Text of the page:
A study asks: Are California's farmers headed toward sustainable agriculture?
California growers surveyed in a study indicate a willingness to change their approaches to farming from “conventional” to “ecological”, a sign that some see as a movement towards a more “sustainable” agriculture. What remains to be seen: Is a real momentum gathering for sustainable agriculture—or is it all wistful thinking?
“Organic” labeling has become a familiar sight to today's shoppers. Growers surveyed saw economic benefit in sustainable farming practices, partly because they appeal to health-conscious consumers.
Sustainable agriculture is commonly recognized as having, at minimum, ecological, economic, social and political dimensions, but what, precisely, is “sustainable agriculture”? The subject has been widely publicized, and many agricultural producers claim they employ “sustainable” practices: in production, pest control, soil management, water management and marketing. How legitimate are their claims?
Shifts to more sustainable practices have practical implications, not just philosophical. If a goal of public policy is to ensure that a sustainable agriculture is practiced, then any switch to it would move policy makers (to create policies supporting sustainable practices), scientists (to study sustainable practices), extension personnel (to facilitate sustainable practices), and farmers (to ultimately make decisions about sustainable practices).
This study, focusing on perhaps the least ambiguous and most frequently cited dimension of sustainable agriculture, the ecological dimension, hypothesized that changes in agricultural approach — characterized on a continuum from ecological to conventional — could be identified by growers and the rate of change could be related to their past, present and presumed future sustainable agricultural practices.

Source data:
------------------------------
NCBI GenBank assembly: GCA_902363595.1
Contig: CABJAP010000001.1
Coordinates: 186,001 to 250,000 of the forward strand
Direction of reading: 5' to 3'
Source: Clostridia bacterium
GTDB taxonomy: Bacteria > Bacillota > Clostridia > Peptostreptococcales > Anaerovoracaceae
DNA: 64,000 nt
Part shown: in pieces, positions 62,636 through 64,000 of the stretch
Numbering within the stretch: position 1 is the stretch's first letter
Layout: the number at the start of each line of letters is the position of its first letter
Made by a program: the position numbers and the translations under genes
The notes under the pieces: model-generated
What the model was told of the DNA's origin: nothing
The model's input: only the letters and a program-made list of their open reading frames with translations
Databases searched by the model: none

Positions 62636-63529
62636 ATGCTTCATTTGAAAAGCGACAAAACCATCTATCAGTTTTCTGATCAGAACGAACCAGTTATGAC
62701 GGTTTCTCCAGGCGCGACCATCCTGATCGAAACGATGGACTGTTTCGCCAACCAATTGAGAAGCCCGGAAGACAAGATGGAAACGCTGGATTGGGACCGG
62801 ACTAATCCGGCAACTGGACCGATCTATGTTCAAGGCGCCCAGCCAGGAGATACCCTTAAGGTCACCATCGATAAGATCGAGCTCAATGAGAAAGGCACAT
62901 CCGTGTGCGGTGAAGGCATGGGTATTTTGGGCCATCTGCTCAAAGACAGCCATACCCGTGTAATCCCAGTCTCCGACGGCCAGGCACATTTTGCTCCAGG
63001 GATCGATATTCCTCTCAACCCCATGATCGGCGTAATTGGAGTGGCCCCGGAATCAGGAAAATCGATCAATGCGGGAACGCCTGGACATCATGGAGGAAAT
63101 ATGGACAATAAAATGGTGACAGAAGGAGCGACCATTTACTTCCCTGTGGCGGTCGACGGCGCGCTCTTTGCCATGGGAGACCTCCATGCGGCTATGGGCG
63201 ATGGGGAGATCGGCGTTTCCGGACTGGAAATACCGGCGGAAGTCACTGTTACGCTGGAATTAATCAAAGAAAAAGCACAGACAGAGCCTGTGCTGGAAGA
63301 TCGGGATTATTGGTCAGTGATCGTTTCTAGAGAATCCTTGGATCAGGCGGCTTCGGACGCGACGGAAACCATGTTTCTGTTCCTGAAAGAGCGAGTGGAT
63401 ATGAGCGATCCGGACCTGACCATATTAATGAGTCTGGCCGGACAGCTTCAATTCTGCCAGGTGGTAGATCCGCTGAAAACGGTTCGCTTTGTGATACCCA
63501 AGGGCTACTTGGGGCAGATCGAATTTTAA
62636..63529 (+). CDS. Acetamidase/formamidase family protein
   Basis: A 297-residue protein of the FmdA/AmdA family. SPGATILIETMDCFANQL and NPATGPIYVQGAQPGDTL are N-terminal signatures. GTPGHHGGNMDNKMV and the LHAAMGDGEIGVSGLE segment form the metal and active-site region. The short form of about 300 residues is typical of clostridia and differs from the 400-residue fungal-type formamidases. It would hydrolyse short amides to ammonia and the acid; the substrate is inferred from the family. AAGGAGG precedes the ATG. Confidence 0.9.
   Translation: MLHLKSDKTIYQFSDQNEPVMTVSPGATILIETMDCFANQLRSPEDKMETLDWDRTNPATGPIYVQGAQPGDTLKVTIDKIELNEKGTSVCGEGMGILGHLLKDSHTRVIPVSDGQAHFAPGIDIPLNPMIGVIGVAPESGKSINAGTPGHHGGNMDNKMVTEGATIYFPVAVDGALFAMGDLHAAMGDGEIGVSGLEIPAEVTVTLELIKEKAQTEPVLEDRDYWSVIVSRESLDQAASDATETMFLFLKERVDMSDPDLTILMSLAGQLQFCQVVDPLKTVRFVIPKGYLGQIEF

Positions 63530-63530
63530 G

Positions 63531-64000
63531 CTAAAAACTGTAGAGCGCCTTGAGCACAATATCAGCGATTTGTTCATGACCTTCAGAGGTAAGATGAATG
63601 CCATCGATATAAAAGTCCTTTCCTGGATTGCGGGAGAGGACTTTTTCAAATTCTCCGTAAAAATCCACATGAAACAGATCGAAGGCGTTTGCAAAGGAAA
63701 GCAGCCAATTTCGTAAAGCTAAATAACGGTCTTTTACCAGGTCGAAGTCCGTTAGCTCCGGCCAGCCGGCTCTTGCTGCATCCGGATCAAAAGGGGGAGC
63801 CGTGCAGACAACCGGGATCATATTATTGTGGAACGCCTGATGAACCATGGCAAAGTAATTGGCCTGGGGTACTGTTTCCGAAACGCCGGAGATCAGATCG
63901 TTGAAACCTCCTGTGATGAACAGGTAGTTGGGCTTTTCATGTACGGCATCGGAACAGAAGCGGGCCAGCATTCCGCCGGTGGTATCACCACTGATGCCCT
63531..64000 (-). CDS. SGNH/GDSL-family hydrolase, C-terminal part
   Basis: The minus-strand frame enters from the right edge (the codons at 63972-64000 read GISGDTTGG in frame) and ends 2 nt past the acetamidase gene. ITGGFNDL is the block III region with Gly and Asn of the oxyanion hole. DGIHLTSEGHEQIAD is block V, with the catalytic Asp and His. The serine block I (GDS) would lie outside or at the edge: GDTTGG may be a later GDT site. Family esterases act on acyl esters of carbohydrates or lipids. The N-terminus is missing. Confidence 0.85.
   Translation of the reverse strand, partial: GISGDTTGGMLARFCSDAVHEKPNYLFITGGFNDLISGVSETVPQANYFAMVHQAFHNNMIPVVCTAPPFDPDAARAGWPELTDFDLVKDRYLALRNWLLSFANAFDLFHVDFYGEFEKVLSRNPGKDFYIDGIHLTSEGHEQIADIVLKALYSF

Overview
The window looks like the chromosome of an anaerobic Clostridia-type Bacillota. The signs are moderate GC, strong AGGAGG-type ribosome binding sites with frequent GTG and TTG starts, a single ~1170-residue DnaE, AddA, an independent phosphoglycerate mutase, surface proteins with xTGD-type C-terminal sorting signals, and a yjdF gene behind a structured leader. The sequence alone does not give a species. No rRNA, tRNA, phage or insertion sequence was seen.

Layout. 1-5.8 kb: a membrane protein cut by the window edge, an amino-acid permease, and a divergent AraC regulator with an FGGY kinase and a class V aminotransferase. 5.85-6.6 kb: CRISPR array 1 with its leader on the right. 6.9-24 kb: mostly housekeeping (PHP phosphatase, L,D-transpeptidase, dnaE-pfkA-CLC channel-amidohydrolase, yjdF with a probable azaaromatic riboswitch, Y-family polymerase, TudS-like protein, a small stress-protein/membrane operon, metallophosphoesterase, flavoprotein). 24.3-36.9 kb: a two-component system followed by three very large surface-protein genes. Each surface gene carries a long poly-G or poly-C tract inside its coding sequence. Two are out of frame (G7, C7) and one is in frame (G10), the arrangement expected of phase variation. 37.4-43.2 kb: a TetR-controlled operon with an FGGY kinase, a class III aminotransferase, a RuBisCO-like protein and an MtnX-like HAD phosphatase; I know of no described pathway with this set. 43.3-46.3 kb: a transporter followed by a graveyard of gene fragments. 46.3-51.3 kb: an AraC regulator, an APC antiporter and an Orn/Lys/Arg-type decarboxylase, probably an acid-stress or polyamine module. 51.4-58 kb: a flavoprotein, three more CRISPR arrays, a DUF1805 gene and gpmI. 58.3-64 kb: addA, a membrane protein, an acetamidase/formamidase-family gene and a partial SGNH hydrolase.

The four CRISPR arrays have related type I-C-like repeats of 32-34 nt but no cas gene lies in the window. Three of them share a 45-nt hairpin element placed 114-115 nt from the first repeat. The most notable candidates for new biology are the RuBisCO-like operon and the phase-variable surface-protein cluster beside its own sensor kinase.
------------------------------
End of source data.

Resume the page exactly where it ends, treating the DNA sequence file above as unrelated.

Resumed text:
An agricultural issues survey, directed to California farmers and farm managers, was developed in consultation with University of California researchers and extension personnel in the area of sustainable agriculture. Revisions to the survey were made based upon pretests and field tests employing telephone and in-person interviews. The two versions of the survey used differed essentially in the number of questions posed. The longer version, an 11-page booklet, was primarily used, and a double-sided, single-page survey was used when time was short. Each version focused on farmers' current practices, preferred sources of agricultural information and concerns about farming in California, individually and in general.
Both versions also included a three-part question labeled, “Your Past, Present, and Future Practices,” in which farmers were asked to characterize the overall nature of their agricultural practices 5 years ago (1985), today (1990) and 5 years from now (1995). For each time period, respondents were asked to locate their farming approach on a seven-point continuum on which the extremes were described as:
“High ecological practices which involve high concern for the environment and efficient and very judicious use of inputs, minimal reliance on man-made resources, and reduced use of chemicals. They stress increased soil, water, energy conservation through use of varying agricultural practices…
“High conventional practices which involve effective use of new and traditional technologies and practices, chemicals and natural resources, centralized arrangements and agricultural practices for effective management and production, and primary reliance on resources and practices that maintain desired level of production.”
The survey's long version also included a list of agricultural practices, identified by UC experts as commonly associated with “sustainable agriculture.” These practices are listed in table 1, and were categorized as: (1) general production, (2) pest management, (3) weed management, (4) water management and (5) marketing. The short survey used an abbreviated list of practices. Respondents were asked to indicate whether they were currently using the practices, had used them in the past or had not used them. As part of the long survey were these open-ended questions: “How do you define sustainable agriculture?” “What do you perceive to be the benefits in adopting more sustainable agricultural practices?” “What do you perceive to be the risks in adopting more sustainable agricultural practices?”
Fig. 1. Growers' self-characterizations in terms of their past, present and future use of sustainable practices.